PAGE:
Gwl's highly conserved kinase domain is split by a poorly conserved ~500-amino-acid insertion (residues 223 to 717 in Xenopus Gwl) ( and ). To establish whether this nonconserved middle region (NCMR) is critical for Gwl activity, we made truncated proteins, including Gwl(Δ241-549), Gwl(Δ400-699), and Gwl(Δ300-650), that collectively remove almost all of the NCMR (A and data not shown). The truncated proteins, as well as WT and KD Gwl, were expressed in Sf9 cells that were either arrested in M phase by OA or untreated and thus mostly in interphase.
Fig 5 Schematic view of Gwl structure and mutant analysis. In WT Xenopus Gwl, the two halves of the conserved kinase domain are orange, the NCMR is yellow, and blue shows regions that distinguish Gwl from other AGC kinases. In the top row, red tick marks indicate (more ...)
Fig 6 Gwl phosphorylation sites and mutagenesis. Xenopus Gwl aligned with human, mouse, and Drosophila counterparts. In vivo mitotic Xenopus Gwl was purified by immunoprecipitation from CSF extracts or by expression in OA-treated Sf9 insect cells with nearly (more ...)
Fig 7 NCMR deletions. (A) WT, KD, and deletion mutant Gwl were purified from Sf9 cells in the presence or absence of OA. Proteins were stained with Coomassie blue; those purified from OA-treated cells were treated with λ phosphate (PPase) before electrophoresis (more ...)
The purified proteins were adjusted to the same molar concentration and assayed for kinase activity (B). The results in C show the assay's dynamic range. The model substrates myelin basic protein (MBP) and endosulfine yielded similar results. The interphase enzymes displayed little or no kinase activity. Surprisingly, when expressed in OA-treated cells, Gwl(Δ241-549), Gwl(Δ400-699), and Gwl(Δ300-650), as well as proteins with smaller NCMR deletions, exhibit wild-type levels of autophosphorylation and kinase activity (B and C and data not shown; summarized in ). Apparently, no specific sequence in the NCMR has an essential role.
We also tested the biological function of the truncated Gwl proteins in Xenopus
egg extracts. Depletion of endogenous Gwl from CSF extracts leads to a loss of mitotic status that can be prevented by adding active exogenous Gwl (45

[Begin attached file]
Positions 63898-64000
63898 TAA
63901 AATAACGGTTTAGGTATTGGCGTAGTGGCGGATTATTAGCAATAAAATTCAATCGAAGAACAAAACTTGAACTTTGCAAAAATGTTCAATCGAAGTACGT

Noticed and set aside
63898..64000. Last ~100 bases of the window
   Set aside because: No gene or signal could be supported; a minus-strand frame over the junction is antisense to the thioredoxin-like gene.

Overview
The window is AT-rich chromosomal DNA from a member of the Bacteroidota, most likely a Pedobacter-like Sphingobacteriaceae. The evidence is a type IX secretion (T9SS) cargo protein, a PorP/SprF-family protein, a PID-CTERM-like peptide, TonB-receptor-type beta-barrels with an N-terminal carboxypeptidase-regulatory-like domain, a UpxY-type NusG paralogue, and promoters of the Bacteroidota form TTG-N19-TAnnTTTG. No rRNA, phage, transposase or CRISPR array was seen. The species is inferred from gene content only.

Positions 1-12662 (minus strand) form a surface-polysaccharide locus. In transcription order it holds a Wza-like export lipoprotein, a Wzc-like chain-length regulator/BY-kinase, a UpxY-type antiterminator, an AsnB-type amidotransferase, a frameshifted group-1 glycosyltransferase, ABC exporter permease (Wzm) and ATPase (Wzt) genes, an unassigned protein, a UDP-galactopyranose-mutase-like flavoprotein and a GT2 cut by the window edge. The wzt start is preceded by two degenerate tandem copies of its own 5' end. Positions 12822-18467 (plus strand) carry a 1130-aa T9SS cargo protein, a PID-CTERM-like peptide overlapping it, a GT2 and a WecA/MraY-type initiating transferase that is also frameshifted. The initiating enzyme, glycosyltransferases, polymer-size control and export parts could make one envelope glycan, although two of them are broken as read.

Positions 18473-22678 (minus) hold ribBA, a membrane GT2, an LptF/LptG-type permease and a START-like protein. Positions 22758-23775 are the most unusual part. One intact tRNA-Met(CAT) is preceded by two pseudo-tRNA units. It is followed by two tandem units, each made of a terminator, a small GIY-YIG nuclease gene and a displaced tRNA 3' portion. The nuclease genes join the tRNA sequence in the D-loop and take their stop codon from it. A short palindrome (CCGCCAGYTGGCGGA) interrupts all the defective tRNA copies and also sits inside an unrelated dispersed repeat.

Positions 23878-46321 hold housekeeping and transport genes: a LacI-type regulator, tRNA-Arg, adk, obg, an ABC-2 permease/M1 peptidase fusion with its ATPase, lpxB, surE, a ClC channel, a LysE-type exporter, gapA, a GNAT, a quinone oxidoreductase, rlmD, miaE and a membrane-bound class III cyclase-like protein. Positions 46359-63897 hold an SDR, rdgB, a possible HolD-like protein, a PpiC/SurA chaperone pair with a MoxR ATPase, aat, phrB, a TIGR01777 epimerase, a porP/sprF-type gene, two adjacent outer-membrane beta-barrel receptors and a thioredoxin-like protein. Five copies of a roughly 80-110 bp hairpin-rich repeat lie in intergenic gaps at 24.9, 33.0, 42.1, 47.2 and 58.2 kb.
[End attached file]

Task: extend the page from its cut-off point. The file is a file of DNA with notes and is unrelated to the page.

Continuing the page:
). The results in A show the dynamic range of this functional assay. All deletion mutant Gwl proteins just described (made in OA-treated cells) can maintain Gwl-depleted CSF extracts in M phase (D), verifying their biological activity.
Another indication that the NCMR's particular amino acid sequence is nonessential is the finding that Drosophila
Gwl, which has no sequence homology with frog Gwl in the NCMR, can substitute for the Xenopus
enzyme in CSF extracts (data not shown). Fly and frog Gwl are thus functionally orthologous, a conclusion earlier implied by phenotypic similarities (44
Gwl's autophosphorylation is less pronounced than that of Xenopus
Gwl (B), suggesting that some autophosphorylation sites in the frog enzyme are nonessential.
The NCMR is still likely to be important for Gwl regulation, even if particular NCMR sequences are not. For example, Gwl(Δ241-699), in which almost the entire NCMR is removed (), is inactive in both the kinase and extract assays (B to D). Interestingly, however, interphase Gwl with half the NCMR deleted is more easily activated in extracts than the WT protein (B, right). We suggest possible explanations for these paradoxical results in Discussion.
Mutagenesis of potential phosphorylation sites.
To investigate how phosphorylation mitotically activates Gwl, we mutated individually all conserved S and T residues outside the NCMR to nonphosphorylatable A. We altered selected MS-validated sites within the NCMR to serve as controls, but we did not comprehensively analyze all NCMR phosphosites because proteins collectively lacking almost the whole NCMR remain functional. Gwl's mitotic regulation must therefore rely on phosphorylations elsewhere, either within the kinase domain or in the short conserved regions adjacent to the kinase domain (blue in ) that distinguish Gwl from other AGC kinases.